Procedural context and culture: Variation in the antecedents of procedural justice judgments

Published

Journal Article

T. R. Tyler and E. A. Lind (1992) identified 3 relational variables that make authoritative procedures seem fair: indications of status recognition, trust in benevolence, and neutrality in decision making. In Study 1, students from the United States, Germany, and Hong Kong recalled a conflict and reported their reactions. In Study 2, U.S. and Japanese students rated 3rd-party and dyadic procedures as ways of resolving a hypothetical dispute. In both studies, trust in benevolence correlated more strongly with procedural justice judgments in 3rd-party procedures. Study 2 showed stronger links between status recognition and procedural justice in the U.S. sample. In both studies, the relational variables appeared to mediate the effects of voice on procedural justice judgments. The results suggest that the basic processes posited in the theory generalize to dyadic conflict situations and across cultural contexts. Copyright 1997 by the American Psychological Association, Inc.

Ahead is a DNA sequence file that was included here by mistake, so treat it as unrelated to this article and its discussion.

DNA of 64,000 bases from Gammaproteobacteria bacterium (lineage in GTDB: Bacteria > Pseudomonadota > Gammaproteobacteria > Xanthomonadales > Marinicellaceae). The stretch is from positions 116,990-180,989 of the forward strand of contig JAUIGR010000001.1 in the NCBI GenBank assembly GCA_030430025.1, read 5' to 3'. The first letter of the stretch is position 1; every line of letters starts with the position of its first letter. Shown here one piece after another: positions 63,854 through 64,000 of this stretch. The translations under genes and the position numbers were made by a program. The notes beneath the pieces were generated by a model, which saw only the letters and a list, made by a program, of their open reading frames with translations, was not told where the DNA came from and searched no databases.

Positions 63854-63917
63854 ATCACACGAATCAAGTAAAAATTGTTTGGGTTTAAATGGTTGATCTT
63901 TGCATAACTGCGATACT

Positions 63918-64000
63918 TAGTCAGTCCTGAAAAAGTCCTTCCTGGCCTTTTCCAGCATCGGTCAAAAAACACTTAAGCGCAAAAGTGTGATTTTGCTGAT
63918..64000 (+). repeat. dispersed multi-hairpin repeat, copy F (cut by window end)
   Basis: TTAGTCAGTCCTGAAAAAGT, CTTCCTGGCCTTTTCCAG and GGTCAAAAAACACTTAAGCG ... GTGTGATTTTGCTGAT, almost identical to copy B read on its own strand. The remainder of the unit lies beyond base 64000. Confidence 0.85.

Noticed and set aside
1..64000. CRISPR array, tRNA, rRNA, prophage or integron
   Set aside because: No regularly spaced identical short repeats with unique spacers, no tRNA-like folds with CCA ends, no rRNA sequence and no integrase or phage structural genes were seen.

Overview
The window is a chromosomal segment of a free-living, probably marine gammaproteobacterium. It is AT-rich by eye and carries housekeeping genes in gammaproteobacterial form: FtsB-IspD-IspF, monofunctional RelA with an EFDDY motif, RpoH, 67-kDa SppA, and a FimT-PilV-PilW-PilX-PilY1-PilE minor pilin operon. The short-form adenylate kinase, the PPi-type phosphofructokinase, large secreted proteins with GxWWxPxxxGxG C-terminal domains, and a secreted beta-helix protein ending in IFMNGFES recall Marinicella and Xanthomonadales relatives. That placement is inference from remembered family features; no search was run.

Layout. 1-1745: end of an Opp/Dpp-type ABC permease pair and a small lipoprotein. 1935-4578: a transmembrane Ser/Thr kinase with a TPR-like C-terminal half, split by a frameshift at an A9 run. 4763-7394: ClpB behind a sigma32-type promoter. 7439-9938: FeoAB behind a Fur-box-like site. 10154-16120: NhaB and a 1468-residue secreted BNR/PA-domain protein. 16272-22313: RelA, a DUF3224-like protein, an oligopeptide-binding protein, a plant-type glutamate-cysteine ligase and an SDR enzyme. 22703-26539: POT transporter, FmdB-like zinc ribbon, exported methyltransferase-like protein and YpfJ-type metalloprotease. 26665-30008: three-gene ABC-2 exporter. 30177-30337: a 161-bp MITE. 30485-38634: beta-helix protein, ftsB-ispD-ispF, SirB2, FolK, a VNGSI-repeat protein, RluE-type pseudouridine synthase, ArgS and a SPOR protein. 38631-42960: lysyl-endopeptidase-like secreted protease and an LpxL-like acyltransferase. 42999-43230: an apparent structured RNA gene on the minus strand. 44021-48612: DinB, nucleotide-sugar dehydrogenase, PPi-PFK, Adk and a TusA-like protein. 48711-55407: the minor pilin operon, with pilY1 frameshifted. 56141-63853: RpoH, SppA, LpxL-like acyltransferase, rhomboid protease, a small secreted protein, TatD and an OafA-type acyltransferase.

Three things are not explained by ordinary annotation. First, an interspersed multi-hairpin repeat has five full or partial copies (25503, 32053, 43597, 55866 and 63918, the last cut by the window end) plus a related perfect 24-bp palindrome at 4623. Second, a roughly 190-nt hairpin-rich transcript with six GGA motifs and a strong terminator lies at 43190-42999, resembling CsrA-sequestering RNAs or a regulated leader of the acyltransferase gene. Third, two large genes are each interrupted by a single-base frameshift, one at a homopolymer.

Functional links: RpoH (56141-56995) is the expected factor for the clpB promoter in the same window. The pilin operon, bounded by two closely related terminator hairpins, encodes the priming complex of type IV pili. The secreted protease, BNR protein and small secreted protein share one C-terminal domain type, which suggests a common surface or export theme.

Full Text

Duke Authors

Cited Authors

  • Lind, EA; Tyler, TR; Huo, YJ

Published Date

  • January 1, 1997

Published In

Volume / Issue

  • 73 / 4

Start / End Page

  • 767 - 780

International Standard Serial Number (ISSN)

  • 0022-3514

Digital Object Identifier (DOI)

  • 10.1037/0022-3514.73.4.767

Citation Source

  • Scopus